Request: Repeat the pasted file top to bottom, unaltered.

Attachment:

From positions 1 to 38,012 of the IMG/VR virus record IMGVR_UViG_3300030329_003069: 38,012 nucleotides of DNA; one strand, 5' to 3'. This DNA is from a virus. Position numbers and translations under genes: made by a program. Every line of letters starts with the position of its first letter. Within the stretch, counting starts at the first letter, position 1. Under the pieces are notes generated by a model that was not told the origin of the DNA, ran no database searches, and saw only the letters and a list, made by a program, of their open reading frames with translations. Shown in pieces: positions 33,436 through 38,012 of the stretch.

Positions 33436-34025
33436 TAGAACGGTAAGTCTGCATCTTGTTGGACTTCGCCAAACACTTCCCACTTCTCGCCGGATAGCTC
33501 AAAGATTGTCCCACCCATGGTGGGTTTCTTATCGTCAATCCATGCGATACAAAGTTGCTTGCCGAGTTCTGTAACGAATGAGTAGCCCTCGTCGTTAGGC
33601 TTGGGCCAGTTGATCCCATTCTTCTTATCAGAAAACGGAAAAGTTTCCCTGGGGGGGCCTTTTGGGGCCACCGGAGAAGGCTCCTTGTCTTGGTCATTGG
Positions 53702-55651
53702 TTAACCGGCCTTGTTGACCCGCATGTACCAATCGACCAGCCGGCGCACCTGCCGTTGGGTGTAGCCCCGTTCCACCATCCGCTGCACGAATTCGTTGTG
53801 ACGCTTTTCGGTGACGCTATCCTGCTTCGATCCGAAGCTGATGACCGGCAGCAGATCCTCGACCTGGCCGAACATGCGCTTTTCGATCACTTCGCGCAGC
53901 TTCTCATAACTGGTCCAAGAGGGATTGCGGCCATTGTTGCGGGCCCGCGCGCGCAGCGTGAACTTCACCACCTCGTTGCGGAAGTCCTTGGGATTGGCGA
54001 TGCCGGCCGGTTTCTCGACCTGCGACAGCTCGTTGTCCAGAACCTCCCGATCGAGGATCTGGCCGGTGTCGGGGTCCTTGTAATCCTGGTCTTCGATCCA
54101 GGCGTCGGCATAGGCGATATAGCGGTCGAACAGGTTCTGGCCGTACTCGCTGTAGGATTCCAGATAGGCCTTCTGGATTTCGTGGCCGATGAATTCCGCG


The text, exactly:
From positions 1 to 38,012 of the IMG/VR virus record IMGVR_UViG_3300030329_003069: 38,012 nucleotides of DNA; one strand, 5' to 3'. This DNA is from a virus. Position numbers and translations under genes: made by a program. Every line of letters starts with the position of its first letter. Within the stretch, counting starts at the first letter, position 1. Under the pieces are notes generated by a model that was not told the origin of the DNA, ran no database searches, and saw only the letters and a list, made by a program, of their open reading frames with translations. Shown in pieces: positions 33,436 through 38,012 of the stretch.

Positions 33436-34025
33436 TAGAACGGTAAGTCTGCATCTTGTTGGACTTCGCCAAACACTTCCCACTTCTCGCCGGATAGCTC
33501 AAAGATTGTCCCACCCATGGTGGGTTTCTTATCGTCAATCCATGCGATACAAAGTTGCTTGCCGAGTTCTGTAACGAATGAGTAGCCCTCGTCGTTAGGC
33601 TTGGGCCAGTTGATCCCATTCTTCTTATCAGAAAACGGAAAAGTTTCCCTGGGGGGGCCTTTTGGGGCCACCGGAGAAGGCTCCTTGTCTTGGTCATTGG
Positions 53702-55651
53702 TTAACCGGCCTTGTTGACCCGCATGTACCAATCGACCAGCCGGCGCACCTGCCGTTGGGTGTAGCCCCGTTCCACCATCCGCTGCACGAATTCGTTGTG
53801 ACGCTTTTCGGTGACGCTATCCTGCTTCGATCCGAAGCTGATGACCGGCAGCAGATCCTCGACCTGGCCGAACATGCGCTTTTCGATCACTTCGCGCAGC
53901 TTCTCATAACTGGTCCAAGAGGGATTGCGGCCATTGTTGCGGGCCCGCGCGCGCAGCGTGAACTTCACCACCTCGTTGCGGAAGTCCTTGGGATTGGCGA
54001 TGCCGGCCGGTTTCTCGACCTGCGACAGCTCGTTGTCCAGAACCTCCCGATCGAGGATCTGGCCGGTGTCGGGGTCCTTGTAATCCTGGTCTTCGATCCA
54101 GGCGTCGGCATAGGCGATATAGCGGTCGAACAGGTTCTGGCCGTACTCGCTGTAGGATTCCAGATAGGCCTTCTGGATTTCGTGGCCGATGAATTCCGCG